Police began investigating Ratzon in June 2009 after receiving a complaint about abuse from one of the women. He was considered by his companions to be the savior (Goel in Hebrew) of the universe, and was attributed godly and supernatural abilities. Many of the women had his name and portrait tattooed on several parts of their bodies.


  25. Alleged cult leaders deny forcing women to work as prostitutes

    Court extends remand of the two men suspected of forcing women to have sex with customers in order 'to save the Jewish people and expedite the redemption.'

    By Yair Ettinger | Haaretz September. 12, 2014

    Two men, who were arrested earlier this week on suspicion of leading a cult that forced women to work as prostitutes and held them in bondage, were remanded into custody for seven more days by a Jerusalem court on Thursday.

    The suspects, David Dvash from the West Bank settlement of Kiryat Arba and Gad Zarad from Ashkelon, are suspected of forcing the women to have sex with non-Jewish men “to save the Jewish people and expedite the redemption,” police said. Six other suspects were also arrested in the case, two of them women.

    The police representative told the Jerusalem Magistrate’s Court on Thursday that additional complainants had come forth to testify against the group this week. Consequently, Zarad is now suspected of “serious offenses” against minors as well, he said.

    Dvash and Zarad denied the allegations against them. Their lawyers had filed an insanity plea for them on Sunday. On Thursday the judge sent the two for psychiatric observation.

    The suspects’ lawyers said their clients confirm taking part in group sex, but this was done under agreement, as part of “open relationships.”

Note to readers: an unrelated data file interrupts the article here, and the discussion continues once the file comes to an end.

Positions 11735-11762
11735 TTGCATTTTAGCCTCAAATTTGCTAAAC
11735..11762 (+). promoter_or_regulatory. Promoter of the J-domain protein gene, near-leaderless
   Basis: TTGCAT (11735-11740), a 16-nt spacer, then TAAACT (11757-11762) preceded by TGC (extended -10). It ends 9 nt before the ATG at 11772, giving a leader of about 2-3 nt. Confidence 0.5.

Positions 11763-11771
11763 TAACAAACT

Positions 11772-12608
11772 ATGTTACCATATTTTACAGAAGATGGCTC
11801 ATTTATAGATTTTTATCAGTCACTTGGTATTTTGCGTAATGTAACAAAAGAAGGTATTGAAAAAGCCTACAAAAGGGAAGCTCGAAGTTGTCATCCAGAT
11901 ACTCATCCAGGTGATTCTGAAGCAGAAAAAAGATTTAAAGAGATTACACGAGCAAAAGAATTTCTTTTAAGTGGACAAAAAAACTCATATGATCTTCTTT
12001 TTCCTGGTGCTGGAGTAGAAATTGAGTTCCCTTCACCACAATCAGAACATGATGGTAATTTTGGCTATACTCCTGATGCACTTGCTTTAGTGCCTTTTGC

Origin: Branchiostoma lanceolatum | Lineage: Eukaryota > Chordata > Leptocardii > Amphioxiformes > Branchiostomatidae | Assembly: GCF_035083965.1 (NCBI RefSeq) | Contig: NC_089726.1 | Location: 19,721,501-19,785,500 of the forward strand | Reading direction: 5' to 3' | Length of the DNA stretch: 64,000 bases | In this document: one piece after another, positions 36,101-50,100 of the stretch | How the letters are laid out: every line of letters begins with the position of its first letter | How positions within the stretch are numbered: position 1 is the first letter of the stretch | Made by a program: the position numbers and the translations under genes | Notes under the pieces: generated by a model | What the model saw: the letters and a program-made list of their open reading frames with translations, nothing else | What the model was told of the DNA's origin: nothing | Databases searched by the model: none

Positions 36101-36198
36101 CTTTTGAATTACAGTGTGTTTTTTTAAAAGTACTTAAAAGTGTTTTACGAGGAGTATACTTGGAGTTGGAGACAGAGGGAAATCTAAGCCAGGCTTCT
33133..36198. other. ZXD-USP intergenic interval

Dvash’s attorney Alon Davidov said the two were “adults with alternative lifestyles, perhaps indigestible to the conservative guys in the police, but they didn’t perpetrate all the serious offenses the [police] are trying to pin on them.”

    Zarad’s attorney David Barhum said his client “admitted he had group sex but denies the use of any coercion, exploitation or abuse.”

    Barhum said after the court session that Zarad’s acts were not motivated by religious or nationalist ideology. Davidov said Dvash was “convinced everything he did was to help the people of Israel…to bring it closer to redemption…it all comes from his deep faith.”

    He stressed repeatedly that his client had committed no criminal offense and the case consisted, at most, of moral offenses.

    The attorneys denied the existence of a cult and said the case is based on the testimony of one complainant, Zarad’s former partner.

    The police asked Judge Yaron Mientkavich to extend the suspects’ custody by 10 days. The judge said the suspicions were “substantiated to a satisfactory degree for today’s session” but extended the custody by seven days only, urging the police to advance the investigation significantly.

    The suspects were apprehended after a four-month undercover investigation following a complaint by a woman who said the cult was exploiting its female recruits.

    Among the suspects are Dvash’s 40-year-old wife and a 39-year-old woman from Jerusalem. All but the two main suspects have been released.

    Dvash, 60, a well-known figure in the settlements, is married to two women and father to 15 children by both wives. Zarad, 47, is suspected of pimping the women and supplying the drugs with which the group controlled the women.

    The suspected cult leaders allegedly took money from the men to have sex with the women and tried to pressure the women to become Orthodox through their sexual relations with the non-Jewish men.